It’s impossible to overstate how much those who yearn for a return to a more united Wisconsin owe to Tony Evers, our humble and bookish governor-elect, and U.S. Sen. Tammy Baldwin, a routinely underestimated liberal from Madison with steely optimism and Midwestern authenticity.
Last night in Wisconsin, each proved politics does not have to be a blood sport.
Who knew? You can still win by being nice, as well as smart, earnest, and focused on the concerns of everyone, not always trying to win by caricaturing and demonizing political adversaries.
Theirs, of course, is a night-and-day contrast to the bellicose style of Donald Trump. His is the national version of the divide-and-conquer politics practiced for two terms by Gov. Scott Walker and during the past year by Baldwin’s GOP opponent, state Sen. Leah Vukmir.
Sure, Evers faces a Legislature controlled by Republicans, one that may be as hostile to his efforts at collaboration as Congress was to President Obama.
And Baldwin returns to a U.S. Senate whose Republican majority grew even as the national focus will turn to the U.S. House, where a new Democratic majority will restore some accountability in Washington, D.C.
But Evers and Baldwin strike me as two leaders temperamentally well-suited to the challenges and opportunities ahead.
Each is positioned to be in the vanguard of a national Democratic movement that prizes problem-solving and collaboration over, as Evers said in his victory remarks Tuesday night, governance by picking fights.
By demonstrating such leadership, they can play lead roles in making theirs the party of compassion and collaboration against the GOP’s brand of hate and divisiveness.
Remember, it wasn’t that long ago that Republican Tommy Thompson won four gubernatorial elections — once with 67-percent support — by being authentic and endeavoring to represent everyone.
Now, some voices on the far left will be eager for payback. One understands that emotion after eight years of the smug and dictatorial Walker, posing as “courageous” while afraid to appear outside controlled settings. (It might have been easier to get Vladimir Putin to a public forum in Madison than Scott Walker.)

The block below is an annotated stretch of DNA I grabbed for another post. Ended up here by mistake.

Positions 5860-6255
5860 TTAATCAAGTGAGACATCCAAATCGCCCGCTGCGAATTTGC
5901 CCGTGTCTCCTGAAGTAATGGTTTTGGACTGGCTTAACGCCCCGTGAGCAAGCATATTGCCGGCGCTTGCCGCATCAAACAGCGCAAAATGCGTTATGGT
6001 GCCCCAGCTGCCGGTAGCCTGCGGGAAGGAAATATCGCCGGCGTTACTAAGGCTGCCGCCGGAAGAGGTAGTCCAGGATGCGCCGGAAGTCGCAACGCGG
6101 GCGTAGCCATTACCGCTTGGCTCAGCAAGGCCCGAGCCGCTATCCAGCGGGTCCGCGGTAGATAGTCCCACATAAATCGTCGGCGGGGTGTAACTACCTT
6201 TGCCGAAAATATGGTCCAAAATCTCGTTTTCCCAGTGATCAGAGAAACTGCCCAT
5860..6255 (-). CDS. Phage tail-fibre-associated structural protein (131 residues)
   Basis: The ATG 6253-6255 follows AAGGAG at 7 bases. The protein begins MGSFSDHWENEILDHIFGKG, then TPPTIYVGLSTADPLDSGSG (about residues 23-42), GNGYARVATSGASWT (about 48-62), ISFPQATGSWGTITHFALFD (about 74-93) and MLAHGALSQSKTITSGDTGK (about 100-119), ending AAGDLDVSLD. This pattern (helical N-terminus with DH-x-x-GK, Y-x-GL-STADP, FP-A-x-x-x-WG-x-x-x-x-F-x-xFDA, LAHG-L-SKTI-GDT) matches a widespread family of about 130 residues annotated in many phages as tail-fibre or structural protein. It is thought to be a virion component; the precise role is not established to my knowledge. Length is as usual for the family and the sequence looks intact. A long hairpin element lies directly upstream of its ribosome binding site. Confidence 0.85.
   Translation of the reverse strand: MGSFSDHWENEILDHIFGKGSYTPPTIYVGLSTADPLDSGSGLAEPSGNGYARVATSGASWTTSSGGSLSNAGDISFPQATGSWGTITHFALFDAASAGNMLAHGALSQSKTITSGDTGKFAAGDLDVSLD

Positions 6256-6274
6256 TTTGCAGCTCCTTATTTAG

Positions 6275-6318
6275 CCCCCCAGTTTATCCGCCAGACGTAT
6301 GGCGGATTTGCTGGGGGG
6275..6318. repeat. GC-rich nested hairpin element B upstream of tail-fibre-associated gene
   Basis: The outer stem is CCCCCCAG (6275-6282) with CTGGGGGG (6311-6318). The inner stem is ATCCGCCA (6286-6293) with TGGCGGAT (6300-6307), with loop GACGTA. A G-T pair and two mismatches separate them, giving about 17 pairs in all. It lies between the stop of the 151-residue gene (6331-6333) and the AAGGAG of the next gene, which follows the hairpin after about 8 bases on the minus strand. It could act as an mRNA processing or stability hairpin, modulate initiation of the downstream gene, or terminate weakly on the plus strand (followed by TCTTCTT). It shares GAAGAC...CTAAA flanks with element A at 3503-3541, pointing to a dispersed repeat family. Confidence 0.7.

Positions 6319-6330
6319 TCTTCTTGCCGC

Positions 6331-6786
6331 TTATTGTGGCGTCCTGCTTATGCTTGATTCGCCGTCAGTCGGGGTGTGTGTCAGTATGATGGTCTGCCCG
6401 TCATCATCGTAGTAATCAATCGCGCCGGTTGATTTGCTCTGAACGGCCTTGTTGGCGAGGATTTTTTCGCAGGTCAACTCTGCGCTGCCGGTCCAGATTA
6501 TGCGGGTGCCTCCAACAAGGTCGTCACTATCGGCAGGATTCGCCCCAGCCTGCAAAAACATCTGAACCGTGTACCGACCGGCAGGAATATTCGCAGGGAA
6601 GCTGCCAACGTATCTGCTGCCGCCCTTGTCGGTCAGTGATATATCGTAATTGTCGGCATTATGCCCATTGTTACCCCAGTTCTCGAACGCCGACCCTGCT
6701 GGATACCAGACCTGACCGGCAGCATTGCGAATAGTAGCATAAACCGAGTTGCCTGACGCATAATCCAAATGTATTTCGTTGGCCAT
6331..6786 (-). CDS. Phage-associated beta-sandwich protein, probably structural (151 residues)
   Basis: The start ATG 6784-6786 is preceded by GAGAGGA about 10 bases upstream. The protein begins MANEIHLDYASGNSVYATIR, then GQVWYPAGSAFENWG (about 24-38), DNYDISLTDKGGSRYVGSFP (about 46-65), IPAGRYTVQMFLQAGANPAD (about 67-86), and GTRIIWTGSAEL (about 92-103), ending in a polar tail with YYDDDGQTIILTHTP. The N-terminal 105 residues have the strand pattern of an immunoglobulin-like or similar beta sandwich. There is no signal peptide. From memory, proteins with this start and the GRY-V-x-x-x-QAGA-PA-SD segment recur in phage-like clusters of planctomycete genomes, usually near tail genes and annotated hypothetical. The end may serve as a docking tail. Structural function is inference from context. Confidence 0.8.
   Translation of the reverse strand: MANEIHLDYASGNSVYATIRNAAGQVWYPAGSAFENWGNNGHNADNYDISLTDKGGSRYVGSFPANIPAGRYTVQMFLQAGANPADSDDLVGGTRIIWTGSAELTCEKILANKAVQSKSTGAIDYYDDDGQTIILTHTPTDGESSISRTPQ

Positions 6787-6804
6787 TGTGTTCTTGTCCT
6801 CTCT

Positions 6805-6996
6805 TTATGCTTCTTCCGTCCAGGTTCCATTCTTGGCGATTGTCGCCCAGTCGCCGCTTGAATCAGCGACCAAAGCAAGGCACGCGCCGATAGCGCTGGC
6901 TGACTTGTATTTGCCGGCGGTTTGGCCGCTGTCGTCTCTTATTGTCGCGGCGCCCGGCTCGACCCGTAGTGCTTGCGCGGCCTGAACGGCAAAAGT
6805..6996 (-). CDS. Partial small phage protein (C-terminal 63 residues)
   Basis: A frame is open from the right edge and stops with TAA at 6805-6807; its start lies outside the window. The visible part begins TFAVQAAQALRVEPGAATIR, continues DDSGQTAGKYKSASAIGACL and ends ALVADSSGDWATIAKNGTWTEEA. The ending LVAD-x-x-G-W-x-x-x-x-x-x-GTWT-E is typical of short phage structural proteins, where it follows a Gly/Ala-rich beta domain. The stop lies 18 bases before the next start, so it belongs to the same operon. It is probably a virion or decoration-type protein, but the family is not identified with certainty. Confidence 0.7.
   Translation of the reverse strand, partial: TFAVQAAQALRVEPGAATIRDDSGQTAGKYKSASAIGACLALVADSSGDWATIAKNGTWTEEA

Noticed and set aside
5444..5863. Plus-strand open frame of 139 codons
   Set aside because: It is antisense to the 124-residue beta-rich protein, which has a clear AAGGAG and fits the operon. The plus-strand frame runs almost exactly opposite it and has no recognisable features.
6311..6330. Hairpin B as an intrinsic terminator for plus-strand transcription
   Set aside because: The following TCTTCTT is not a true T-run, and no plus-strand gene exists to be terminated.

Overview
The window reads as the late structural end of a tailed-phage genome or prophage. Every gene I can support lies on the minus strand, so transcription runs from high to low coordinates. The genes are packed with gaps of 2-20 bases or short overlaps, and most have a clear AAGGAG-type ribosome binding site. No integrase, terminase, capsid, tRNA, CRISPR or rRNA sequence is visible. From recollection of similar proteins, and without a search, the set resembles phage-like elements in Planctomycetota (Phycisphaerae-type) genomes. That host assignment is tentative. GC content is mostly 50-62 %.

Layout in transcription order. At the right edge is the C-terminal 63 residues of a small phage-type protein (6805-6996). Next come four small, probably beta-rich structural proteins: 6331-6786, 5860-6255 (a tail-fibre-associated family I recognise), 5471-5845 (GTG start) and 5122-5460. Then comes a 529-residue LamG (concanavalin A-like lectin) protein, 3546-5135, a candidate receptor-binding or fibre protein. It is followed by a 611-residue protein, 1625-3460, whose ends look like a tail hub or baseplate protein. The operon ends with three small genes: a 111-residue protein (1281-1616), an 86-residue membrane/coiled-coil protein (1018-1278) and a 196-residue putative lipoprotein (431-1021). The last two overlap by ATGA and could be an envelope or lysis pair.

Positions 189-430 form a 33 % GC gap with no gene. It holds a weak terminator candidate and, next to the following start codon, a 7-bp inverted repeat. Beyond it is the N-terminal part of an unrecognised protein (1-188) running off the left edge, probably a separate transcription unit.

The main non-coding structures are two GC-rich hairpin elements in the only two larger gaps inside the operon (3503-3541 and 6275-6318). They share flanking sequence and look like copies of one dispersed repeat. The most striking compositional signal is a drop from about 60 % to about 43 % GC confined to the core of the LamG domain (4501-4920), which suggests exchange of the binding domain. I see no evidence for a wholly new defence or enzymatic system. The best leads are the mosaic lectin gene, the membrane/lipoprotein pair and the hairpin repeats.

Here is why I would resist such impulses:
Seven years ago over coffee, I was stunned when Baldwin, then a congresswoman, revealed for my column that she was launching her Senate bid at a time when the tea party typhoon was at full force. Since winning in 2012, she has represented Wisconsin with strength, good humor and humility, and was rewarded last night with an easy victory despite all the money spent against her.
In a way, she’s a model for Evers.
Last week, I quizzed former senior state officials, partisan and otherwise, about what an Evers victory might mean. Based partly on their input, it seems he might organize his new job in three baskets.
The first requires him to pursue bipartisan solutions through good-faith efforts to work with Republicans, unless and until they refuse. His areas of initial focus should be the three pillars of his campaign — education, health care, and transportation.
Education was and will continue to be an important — and winning — issue. As he pledged in the campaign, Evers should work to phase in state funding of two-thirds of the cost of public schools while phasing out support for charter schools (read religious white schools.) As a career educator, his will be an administration that respects and values teachers and the central role they play in our future economy.